The Right Branding of People in Recovery on Social Media
Papendrecht, Holland. ‘The right words awaken processes of personal healing, family renewal, and community and cultural revitalization. The wrong words stigmatize and disempower individuals, families and communities. People in Recovery face stigma everyday. Although they can be righteously proud to have overcome their addiction, it’s far from sure the labour market will greet them with open arms. On the contrary, people in recovery have to explain their holes in their CVs and show they are ready to do the job to their potential employer!‘
‘In the Netherlands, homelessness and alcohol or drug use are often presented as a public order and safety issue, contributing in this way negatively to the already existing stigma that this population faces: Framing homelessness and alcohol or drug consumption’.
What’s the public opinion in your country?
‘The importance of being a professional social media user as regards to job seeking and entrepreneurship is insufficiently understood and recognised among the people in recovery (usually social media is only used for fun) and their mentors. But how do we brand ourselves, away from a person in recovery with its’ positive and negative stigma?’
The Roles of your branding
‘People in recovery go through several transition phases. The need to heal from your addiction, the sense of purpose to help yourself and help others (the person in recovery as an example to others), must move to getting and keeping a job (without always being the person in recovery). And in every phase the intensity of the professional will change … If you translate this into an identity then you go from being an addict, to an ex-addict, to a person in recovery, to an employee (with a lot of life experience) and the branding that comes with that.’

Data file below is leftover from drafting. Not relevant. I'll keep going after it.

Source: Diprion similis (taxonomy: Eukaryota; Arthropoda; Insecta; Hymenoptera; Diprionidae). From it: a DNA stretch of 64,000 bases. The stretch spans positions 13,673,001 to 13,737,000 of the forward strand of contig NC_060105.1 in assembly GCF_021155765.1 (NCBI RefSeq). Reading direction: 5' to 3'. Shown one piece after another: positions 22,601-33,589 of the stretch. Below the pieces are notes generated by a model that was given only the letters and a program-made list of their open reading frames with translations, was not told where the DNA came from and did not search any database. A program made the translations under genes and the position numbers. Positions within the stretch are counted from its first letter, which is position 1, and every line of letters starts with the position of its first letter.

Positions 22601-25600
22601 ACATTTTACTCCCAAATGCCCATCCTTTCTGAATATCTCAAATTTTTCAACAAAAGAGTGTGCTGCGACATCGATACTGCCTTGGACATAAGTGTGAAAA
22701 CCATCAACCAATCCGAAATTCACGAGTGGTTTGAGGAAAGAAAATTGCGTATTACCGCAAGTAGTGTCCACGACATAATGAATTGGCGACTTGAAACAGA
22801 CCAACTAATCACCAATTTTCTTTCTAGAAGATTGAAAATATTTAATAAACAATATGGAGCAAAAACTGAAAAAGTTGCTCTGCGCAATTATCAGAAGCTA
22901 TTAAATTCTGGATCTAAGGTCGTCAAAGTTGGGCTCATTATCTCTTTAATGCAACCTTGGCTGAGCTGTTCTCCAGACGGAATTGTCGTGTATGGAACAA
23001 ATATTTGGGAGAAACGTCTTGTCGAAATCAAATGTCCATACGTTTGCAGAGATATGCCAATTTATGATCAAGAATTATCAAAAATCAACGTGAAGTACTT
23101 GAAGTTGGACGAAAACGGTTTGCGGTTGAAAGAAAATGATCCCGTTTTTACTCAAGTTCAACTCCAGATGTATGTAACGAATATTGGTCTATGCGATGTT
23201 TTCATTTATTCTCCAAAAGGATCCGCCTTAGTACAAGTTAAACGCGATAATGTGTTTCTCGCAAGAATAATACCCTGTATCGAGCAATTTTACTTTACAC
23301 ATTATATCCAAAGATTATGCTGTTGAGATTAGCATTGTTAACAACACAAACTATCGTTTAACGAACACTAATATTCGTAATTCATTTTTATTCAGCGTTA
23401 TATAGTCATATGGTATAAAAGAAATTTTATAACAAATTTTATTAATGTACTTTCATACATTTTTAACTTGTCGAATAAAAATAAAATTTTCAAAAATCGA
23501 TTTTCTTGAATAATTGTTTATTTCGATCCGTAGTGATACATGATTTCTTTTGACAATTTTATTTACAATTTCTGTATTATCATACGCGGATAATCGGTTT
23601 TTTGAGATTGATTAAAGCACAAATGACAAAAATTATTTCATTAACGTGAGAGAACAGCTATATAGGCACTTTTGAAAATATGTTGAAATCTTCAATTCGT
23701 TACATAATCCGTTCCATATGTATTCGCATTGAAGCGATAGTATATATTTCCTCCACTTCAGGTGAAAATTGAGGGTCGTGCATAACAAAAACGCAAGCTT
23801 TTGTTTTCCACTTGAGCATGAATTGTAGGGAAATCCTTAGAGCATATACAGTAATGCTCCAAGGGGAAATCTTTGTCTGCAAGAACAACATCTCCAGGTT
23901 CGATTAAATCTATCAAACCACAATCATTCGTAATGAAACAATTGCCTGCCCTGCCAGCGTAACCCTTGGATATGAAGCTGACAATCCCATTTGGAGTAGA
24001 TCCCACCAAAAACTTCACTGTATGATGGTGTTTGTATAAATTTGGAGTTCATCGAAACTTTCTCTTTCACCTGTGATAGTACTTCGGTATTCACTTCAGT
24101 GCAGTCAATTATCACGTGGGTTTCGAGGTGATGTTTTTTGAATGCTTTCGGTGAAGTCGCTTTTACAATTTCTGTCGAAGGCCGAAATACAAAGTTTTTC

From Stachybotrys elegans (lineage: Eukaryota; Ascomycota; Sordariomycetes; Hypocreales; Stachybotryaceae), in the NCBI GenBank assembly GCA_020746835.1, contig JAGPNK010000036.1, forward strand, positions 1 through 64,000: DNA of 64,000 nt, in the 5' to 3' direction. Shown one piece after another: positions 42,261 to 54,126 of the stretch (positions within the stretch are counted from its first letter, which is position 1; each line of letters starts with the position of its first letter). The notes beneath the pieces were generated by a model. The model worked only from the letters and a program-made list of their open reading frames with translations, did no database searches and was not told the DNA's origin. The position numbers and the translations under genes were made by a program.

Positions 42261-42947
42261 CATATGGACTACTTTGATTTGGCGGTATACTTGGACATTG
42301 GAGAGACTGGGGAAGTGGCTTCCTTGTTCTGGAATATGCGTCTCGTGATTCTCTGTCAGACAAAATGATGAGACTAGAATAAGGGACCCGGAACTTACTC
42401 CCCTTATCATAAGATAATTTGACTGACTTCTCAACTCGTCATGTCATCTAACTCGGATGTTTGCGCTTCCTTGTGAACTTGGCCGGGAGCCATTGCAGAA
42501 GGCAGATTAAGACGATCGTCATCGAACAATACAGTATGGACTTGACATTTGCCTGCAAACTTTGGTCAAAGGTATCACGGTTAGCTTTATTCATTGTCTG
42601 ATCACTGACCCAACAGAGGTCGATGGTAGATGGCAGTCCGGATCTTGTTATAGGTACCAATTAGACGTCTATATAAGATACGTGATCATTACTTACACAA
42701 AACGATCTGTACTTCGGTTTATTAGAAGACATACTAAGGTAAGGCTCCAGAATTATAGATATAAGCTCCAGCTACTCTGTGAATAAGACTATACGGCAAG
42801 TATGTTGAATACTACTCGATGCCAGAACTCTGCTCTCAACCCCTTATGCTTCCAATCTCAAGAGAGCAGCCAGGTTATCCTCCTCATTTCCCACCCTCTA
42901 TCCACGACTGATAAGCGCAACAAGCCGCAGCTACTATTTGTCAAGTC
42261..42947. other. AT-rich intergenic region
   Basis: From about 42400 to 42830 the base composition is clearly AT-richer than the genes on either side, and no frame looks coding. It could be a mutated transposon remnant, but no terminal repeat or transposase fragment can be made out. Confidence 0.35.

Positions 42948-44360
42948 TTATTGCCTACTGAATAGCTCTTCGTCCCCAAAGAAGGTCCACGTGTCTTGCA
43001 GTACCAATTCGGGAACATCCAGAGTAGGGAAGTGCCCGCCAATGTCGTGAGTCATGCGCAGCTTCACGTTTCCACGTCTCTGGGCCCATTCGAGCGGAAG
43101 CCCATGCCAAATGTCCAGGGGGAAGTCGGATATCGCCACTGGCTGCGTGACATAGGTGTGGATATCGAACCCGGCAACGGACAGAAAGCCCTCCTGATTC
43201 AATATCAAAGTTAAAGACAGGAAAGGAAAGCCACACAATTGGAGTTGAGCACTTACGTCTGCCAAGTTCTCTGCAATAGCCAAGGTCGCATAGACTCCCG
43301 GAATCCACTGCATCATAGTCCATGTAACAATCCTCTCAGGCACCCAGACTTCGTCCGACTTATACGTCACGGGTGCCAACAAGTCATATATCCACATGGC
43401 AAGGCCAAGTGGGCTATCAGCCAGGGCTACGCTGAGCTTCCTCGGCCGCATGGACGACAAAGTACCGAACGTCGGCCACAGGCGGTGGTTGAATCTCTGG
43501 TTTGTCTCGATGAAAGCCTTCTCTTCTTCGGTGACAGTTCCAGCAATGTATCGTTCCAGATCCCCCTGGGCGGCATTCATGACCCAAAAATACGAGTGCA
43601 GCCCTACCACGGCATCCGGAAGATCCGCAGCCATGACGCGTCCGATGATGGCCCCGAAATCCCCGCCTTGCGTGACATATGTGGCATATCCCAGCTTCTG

‘Your problem remains the same, only how you deal with it is different. With a different Mindset, your digital branding also changes.’
The role you have is your branding
If you recover from your addiction, there is also recovery in the roles that you have as a person. You are not only the person in recovery, but also the daughter / son of your father and mother, and you can be the mother / father of your child, and this also applies to your role in society, e.g. in your role as an employee at the office of your employer, or as an entrepreneur … at the moment that you recognize that’s your strength (your are not only the person in recovery !). The person in recovery is a temporary force, starting immediately after your recovered from your addiction. The strength lies in the distance to the problem (your addiction which is in the past), the distance grows and the recovery time becomes longer than other benchmarks in your life, the job you have received, your studies that you have completed, the (volunteer) work you do: This will take the place of the new ‘I’: The ‘I’ that you were originally (before you got addicted) and the one you are (after recovering from your addiction) originally, with the life experience that you take with you. And this must move into the branding of the ‘I’ to someone who is proud of himself/herself, and not because you have recovered, but because you are ‘you’.’
Carla de Vreij / Pieter van Schie